However, because the law does not define the meaning of business opportunities that belong to a company, the scale of judgement may be inconsistent in different cases. When determining whether an opportunity should be attributed to the company, some courts consider various factors including business relevance, certainty of the opportunity, willingness of both parties and the company’s financial ability, while other courts may focus on a single factor. We have successfully handled many disputes in this kind. Based on our practical experience, we believe the following four points are the most important ones to be considered when to ascertain business opportunities of a company.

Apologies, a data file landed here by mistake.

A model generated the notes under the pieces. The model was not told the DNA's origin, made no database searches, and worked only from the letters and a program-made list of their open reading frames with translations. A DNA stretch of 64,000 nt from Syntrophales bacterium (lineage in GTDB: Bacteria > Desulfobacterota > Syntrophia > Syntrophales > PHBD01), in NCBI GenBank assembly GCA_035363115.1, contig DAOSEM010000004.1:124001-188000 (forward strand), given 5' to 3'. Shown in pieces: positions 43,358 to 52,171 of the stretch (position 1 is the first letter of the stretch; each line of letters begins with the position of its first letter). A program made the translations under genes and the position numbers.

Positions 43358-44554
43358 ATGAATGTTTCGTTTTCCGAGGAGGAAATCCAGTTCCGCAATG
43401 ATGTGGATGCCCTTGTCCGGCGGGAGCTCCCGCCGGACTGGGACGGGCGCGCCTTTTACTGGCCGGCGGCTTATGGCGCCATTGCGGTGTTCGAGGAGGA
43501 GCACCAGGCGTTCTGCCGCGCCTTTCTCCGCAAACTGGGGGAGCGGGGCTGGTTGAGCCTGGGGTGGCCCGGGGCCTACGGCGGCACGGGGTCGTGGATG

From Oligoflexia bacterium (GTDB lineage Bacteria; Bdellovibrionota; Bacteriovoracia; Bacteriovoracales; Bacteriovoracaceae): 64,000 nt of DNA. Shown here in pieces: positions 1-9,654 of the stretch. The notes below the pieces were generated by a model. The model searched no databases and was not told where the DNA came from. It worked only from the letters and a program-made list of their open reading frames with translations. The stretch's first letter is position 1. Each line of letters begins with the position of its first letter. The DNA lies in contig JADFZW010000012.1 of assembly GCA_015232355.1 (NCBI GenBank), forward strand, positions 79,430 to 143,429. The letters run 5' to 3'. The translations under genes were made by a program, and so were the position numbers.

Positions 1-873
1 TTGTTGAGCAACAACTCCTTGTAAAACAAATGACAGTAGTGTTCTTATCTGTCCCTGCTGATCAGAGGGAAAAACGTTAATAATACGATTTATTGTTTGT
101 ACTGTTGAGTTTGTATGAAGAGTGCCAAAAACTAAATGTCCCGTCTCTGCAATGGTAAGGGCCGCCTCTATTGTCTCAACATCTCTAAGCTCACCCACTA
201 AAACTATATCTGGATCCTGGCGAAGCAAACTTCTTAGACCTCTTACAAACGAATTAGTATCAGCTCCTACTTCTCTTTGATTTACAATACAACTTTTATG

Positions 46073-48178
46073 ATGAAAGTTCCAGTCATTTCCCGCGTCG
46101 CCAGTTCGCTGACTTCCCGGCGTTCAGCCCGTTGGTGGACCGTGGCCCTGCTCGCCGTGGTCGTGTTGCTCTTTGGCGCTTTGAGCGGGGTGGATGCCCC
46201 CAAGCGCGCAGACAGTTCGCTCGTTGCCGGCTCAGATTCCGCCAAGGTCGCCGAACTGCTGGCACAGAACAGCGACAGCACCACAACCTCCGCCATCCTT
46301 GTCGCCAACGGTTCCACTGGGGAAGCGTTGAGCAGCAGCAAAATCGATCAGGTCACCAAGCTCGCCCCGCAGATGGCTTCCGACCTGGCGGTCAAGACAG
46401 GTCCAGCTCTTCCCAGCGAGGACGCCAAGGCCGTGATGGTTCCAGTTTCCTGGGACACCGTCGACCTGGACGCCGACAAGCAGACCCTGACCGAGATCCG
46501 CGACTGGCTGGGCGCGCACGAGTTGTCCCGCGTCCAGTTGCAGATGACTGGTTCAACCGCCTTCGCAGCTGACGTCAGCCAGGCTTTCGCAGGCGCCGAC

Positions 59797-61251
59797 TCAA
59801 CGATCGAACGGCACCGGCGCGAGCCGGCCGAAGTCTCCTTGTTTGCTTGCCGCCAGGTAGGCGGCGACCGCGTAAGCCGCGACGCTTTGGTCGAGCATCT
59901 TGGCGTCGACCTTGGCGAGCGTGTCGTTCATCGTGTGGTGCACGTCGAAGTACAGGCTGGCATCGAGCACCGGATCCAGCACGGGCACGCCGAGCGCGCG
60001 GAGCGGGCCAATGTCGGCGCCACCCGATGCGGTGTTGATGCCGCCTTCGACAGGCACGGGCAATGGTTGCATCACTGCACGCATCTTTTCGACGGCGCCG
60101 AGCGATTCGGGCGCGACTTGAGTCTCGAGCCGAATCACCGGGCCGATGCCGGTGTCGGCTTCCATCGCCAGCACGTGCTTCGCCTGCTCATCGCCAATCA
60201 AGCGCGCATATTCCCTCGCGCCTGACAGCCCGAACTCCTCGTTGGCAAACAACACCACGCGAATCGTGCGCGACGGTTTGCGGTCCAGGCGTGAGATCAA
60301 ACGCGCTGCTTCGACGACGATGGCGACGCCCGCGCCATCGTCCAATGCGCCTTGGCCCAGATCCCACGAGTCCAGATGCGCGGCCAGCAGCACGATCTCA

First, relevance to the company’s business, and that the company’s pursuit of such opportunity does not violate relevant laws and regulations.

We should not judge the relevance of business opportunities solely based on the business scope on the registration files. Rather, we should comprehensively consider the industry, business field, business policies and plans, development strategies, actual business activities, and other factors. Even if a certain business opportunity exceeds the company’s registered business scope, if it is compatible with the company’s business policy and plans, and the business activity does not violate any relevant laws or regulations, the business opportunity can still be determined as relevant to the company’s business.

Second, the business opportunity should be clear and specific, with evidence that the company has attempted to seek it.